With data from the 2010 U.S. Census still just hitting the news, activists from “hard to count” communities in Massachusetts are already advising Census officials on how to do better next time. Representatives of 23 community organizations recently met with Census officials and offered an array of recommendations for 2020, including appeals to better accommodate the ethnic and linguistic complexity of Massachusetts.
Among their concerns is the confusing and outdated nature of the racial and ethnic categories on Census forms. Many want the word “Negro” removed from the Census, as it evokes images of segregation and inferiority. Others want easier access to translation assistance and practical help for people with disabilities.
“People were really confused,” said Felipe Zamborlini of the Massachusetts Immigrant and Refugee Advocacy Coalition.
Portuguese speakers, in particular, did not know how to check the ethnic designations on the forms, said Helena Marques of the Immigrants Assistance Center in New Bedford. “We are Latin but we are not Latino.” Some members of her community also needed questionnaires in Portuguese, which were not readily available, she said.
Clifton Braithwaite, a representative of the Boston NAACP, said even the use of the word “Black” is confusing. “A lot of newcomers come in and don’t want to be recognized as ‘Black Americans.’ ” The form should say “Black,” then give people options to select their nation of origin or ethnicity, he said.
Braithwaite is an example of someone who might have had trouble filling out a Census form. He was born in Lynn, Mass., but his father is from Venezuela and his mother was born in Barbados and grew up in Trinidad. He is dark-skinned but it took some time before he self-identified as a “Black American.”
The U.S. Census Bureau engaged in an unprecedented partnership with community organizations last year to get a better head count among low-income people, immigrants and people of color. Distrust of government, language barriers and frequent changes in address have long presented road blocks to full participation in the Census.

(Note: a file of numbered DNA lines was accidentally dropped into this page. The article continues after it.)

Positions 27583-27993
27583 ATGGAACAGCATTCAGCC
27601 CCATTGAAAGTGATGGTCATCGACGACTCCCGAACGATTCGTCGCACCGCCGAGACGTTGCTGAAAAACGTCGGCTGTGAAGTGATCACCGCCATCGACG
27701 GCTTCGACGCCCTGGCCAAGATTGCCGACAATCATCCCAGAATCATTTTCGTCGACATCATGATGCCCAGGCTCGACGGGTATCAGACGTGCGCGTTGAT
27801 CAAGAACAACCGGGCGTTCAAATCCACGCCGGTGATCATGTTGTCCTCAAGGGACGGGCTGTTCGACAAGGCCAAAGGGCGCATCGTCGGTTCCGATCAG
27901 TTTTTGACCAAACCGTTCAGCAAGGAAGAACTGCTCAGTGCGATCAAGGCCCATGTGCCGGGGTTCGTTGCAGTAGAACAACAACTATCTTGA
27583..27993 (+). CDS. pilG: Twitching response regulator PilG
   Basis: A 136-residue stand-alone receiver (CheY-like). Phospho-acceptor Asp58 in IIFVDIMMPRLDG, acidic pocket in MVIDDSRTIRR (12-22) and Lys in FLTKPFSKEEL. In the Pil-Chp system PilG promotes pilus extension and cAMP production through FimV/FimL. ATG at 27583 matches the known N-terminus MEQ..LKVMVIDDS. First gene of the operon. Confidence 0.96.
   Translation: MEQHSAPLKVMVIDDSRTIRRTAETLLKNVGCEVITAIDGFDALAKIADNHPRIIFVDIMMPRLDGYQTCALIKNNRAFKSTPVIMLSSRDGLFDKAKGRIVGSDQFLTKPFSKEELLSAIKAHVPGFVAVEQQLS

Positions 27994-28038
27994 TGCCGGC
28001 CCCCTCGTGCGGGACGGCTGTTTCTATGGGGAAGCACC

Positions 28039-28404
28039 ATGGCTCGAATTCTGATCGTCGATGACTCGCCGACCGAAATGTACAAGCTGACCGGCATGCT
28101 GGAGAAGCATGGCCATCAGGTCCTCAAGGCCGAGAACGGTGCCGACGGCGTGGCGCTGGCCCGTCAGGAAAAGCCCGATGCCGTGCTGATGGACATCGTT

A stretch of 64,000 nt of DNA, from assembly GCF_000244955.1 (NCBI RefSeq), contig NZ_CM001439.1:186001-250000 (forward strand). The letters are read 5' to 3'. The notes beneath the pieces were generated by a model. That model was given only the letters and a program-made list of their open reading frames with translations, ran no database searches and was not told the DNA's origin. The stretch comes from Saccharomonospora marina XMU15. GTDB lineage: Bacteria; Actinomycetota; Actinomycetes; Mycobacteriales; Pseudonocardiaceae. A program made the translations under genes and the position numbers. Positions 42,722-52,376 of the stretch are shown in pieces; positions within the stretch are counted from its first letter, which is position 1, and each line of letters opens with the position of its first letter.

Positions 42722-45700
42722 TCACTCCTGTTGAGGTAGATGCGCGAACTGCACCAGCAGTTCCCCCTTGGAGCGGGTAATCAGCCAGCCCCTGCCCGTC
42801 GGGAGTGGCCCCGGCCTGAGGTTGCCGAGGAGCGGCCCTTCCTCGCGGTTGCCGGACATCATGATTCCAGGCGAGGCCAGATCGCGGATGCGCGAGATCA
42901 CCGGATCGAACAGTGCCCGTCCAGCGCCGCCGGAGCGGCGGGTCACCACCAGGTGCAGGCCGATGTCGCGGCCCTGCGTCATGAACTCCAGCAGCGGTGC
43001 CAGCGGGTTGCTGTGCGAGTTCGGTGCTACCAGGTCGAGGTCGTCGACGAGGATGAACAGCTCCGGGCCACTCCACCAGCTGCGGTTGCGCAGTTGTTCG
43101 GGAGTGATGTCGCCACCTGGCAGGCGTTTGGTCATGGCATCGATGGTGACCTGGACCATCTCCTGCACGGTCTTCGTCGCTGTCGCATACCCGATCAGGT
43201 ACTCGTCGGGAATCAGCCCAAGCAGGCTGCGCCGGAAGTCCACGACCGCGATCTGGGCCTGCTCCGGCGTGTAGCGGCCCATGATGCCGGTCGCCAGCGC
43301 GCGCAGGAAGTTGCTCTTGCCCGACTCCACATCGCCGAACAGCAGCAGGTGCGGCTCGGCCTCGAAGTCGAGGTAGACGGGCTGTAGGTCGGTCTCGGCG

In Massachusetts, the Census Bureau’s efforts to boost participation were augmented by 30 organizations that received $500,000 in grants and resources from the Massachusetts Census Equity Fund, a partnership of 12 charitable foundations led by Access Strategies Fund. Civic leaders care about the numbers because they influence the redistricting of state and federal legislative districts. Census numbers also play a role in determining how much federal money flows to cities and towns for vital public services.
Participating organizations sponsored door-knocking events, radio talk shows and creative activities such as a “March to the Mailbox” to get people to complete the forms.
The results of their work were apparent in the “mail-back participation rates” reported by the Census Bureau recently and compared against 2000. The state saw an increase in participation of 1 percent overall, but in some hard-to-count census tracts where the organizations worked the increases were higher — about 3 to 5 percent.
Representatives of the groups asked Census officials if they could have a continuing role in shaping activities in the months ahead.
Among their concerns:
• Activists in urban areas would like prisoners counted in cities where they live, not in prisons where they are housed temporarily.
• Activists in rural areas want questionnaires mailed to post office boxes, where many people receive their mail.
• There is widespread concern about the challenges faced by people with language barriers and disabilities. The Census Bureau set up numerous “Questionnaire Assistance Centers” in 2010 to provide one-on-one assistance. Yet, some of these centers were not accessible to people with disabilities and some were staffed by people who did not speak the languages of those they were there to help.
• Community leaders expressed interest in shaping decisions about the racial and ethnic designations on the forms and getting rid of the word “Negro.” Their goals are to avoid confusion next time and to capture more detailed data on their communities.
The recent discussion between the two groups was more than a polite exchange of ideas. The U.S. Census begins planning the decennial headcount many years before it is actually conducted. Moreover, the Bureau collects information from U.S. households on an ongoing basis through the American Community Survey, which is sent to a sampling of households and asks for more detailed data.
Decision making for the Census goes through a lengthy and complex process within the federal government, involving both the Census Bureau and the Office of Management and Budget.
Any changes in questions or wording are considered several years in advance and must be submitted to Congress before they become official. Nonprofit groups want to know key planning deadlines well in advance to ensure input from communities before the next census is taken.
Kelly Bates is executive director of Access Strategies Fund.